To this day, Protestants remain suspicious of the Deuterocanon. An article in the Calvinist English Standard Version Study Bible declares that the teachings of the deuterocanonical books “are clearly at variance with what the New Testament teaches about regeneration, justification, and the present life as one’s only period of probation.” Such views toward the Deuterocanon are standard fare among Protestants who claim that it contains teachings in contradiction to the Bible’s “clear” teaching on salvation, and is thus suspect. Protestant scholars’ use of the word clearly as it relates to the New Testament and the Deuterocanon is, however, quite telling. What it demonstrates is the way in which the doctrine of perspicuity informs how Protestants approach every biblical subject, including even what counts as canonical Scripture.

In effect (though never stated as such), the Reformers replaced the belief that God guided the Church in selecting the canon to a belief that God guides the individual Christian in selecting it. Thus in the modern era we see popular Calvinist thinkers including R. C. Sproul describing the biblical canon as a “fallible collection of infallible books,” because its contents are based on the fallible determinations of individual Christians. Moreover, the idea that Christians can make such determinations is made on the grounds that Scripture is clear enough to inform their judgments.

In Protestantism, authority ultimately resides in the free conscience of the individual Christian, representing what Charles Taylor has called the “modern turn inward.” This freedom is predicated on the doctrine of perspicuity, which gives the Protestant the ability to define and interpret the Bible, “submitting” to it through his own interpretation, and thus retaining his autonomy. In Catholicism, authority resides in the magisterium, who claims this power as the successor of Christ and His Apostles, an authority which the Christian must recognize with an act of faith. When the Catholic makes that act of faith, he relinquishes his autonomy to determine the content, parameters, and meaning of divine Revelation. Whatever the veracity of that Catholic claim, this distinction represents the most essential difference between the two theological systems.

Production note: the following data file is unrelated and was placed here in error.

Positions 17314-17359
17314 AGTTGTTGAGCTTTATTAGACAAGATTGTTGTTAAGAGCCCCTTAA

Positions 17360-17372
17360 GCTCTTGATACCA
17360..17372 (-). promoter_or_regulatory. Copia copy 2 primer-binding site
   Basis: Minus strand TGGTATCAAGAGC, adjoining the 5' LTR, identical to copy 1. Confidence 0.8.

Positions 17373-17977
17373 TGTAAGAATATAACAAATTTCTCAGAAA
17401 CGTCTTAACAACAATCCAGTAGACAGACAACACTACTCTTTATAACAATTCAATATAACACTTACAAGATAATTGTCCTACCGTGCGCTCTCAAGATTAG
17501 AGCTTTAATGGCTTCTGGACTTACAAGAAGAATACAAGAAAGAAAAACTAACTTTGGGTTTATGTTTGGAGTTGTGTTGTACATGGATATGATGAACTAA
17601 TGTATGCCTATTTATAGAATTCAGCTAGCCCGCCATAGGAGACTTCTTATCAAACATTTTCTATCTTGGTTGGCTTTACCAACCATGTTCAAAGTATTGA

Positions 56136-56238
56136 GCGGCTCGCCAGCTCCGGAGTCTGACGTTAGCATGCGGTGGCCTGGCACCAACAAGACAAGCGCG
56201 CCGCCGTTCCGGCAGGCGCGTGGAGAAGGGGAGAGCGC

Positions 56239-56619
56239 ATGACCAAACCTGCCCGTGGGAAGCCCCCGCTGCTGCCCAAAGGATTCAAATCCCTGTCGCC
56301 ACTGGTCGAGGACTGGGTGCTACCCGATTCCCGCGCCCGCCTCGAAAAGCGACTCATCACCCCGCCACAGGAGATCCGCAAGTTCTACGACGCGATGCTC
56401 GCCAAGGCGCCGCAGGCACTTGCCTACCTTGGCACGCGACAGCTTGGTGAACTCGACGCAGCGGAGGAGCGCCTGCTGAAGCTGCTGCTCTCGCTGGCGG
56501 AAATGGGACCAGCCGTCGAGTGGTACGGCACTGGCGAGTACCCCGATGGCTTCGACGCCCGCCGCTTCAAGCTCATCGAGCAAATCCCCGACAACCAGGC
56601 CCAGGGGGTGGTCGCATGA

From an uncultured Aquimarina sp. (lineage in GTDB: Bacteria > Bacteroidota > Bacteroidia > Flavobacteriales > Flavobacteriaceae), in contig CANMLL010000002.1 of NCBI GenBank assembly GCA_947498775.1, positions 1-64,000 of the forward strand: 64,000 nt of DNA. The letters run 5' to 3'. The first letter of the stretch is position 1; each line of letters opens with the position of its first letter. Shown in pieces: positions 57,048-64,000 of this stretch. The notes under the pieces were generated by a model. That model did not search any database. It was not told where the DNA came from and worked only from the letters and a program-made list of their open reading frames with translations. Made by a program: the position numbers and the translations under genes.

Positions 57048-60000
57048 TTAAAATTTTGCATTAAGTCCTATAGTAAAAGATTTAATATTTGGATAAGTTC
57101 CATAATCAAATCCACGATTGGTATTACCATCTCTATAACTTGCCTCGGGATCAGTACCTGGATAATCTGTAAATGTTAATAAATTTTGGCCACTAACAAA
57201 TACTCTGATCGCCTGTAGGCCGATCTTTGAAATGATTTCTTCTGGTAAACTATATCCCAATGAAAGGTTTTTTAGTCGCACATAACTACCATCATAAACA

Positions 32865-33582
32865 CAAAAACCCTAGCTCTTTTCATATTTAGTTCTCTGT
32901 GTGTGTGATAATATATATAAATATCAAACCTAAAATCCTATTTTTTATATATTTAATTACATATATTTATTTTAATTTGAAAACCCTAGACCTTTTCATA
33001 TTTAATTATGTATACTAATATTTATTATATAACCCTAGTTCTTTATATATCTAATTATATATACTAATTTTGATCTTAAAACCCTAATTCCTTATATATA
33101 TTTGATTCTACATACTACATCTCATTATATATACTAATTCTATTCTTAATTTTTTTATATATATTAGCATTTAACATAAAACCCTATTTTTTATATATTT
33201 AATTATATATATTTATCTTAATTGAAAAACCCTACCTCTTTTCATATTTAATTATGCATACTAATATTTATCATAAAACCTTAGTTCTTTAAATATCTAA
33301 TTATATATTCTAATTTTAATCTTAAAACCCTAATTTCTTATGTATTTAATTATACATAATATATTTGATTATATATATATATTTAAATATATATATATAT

CASEY J. CHALK holds degrees in History and Teaching from the University of Virginia and a Master’s Degree in Theology from the Notre Dame Graduate School of Theology at Christendom College. He serves as an editor or regular contributor for many publications, including The New Oxford ReviewThe FederalistCrisis MagazineThe American Conservative, and The Spectator. He is the author of The Persecuted: True Stories of Courageous Christians Living Their Faith in Muslim Lands. Casey, his wife and their five children live in his native Northern Virginia.

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Turn on Christian radio anywhere in the United States and see how long it takes before someone declares that “Scripture clearly teaches [fill in the blank].” There’s a reason for that, and it has to do with the very origins of Protestant Christianity more than five hundred years ago.

The Protestant Reformation coalesced around five core doctrines: sola scripturasola fidesola gratiasolus Christus, and soli Deo gloria. But another founding principle served as bedrock for all of them: the doctrine of clarity, or perspicuity. According to this doctrine, which was upheld in various forms by all the major Reformers and remains central to Protestantism today, the Bible is clear enough so that any Christian, relying on the Holy Spirit, will be able to determine at least what is necessary for salvation, if not much more. 

The Obscurity of Scripture: Disputing Sola Scriptura and the Protestant Notion of Biblical Perspicuity catalogues and analyzes the historical, theological, and philosophical dimensions of perspicuity and finds the doctrine not only confused but erroneous, destructive, and self-defeating. The Obscurity of Scripture exposes the hopeless dead ends of clarity and, through a consideration of Catholic teaching on the Bible, offers the only way out.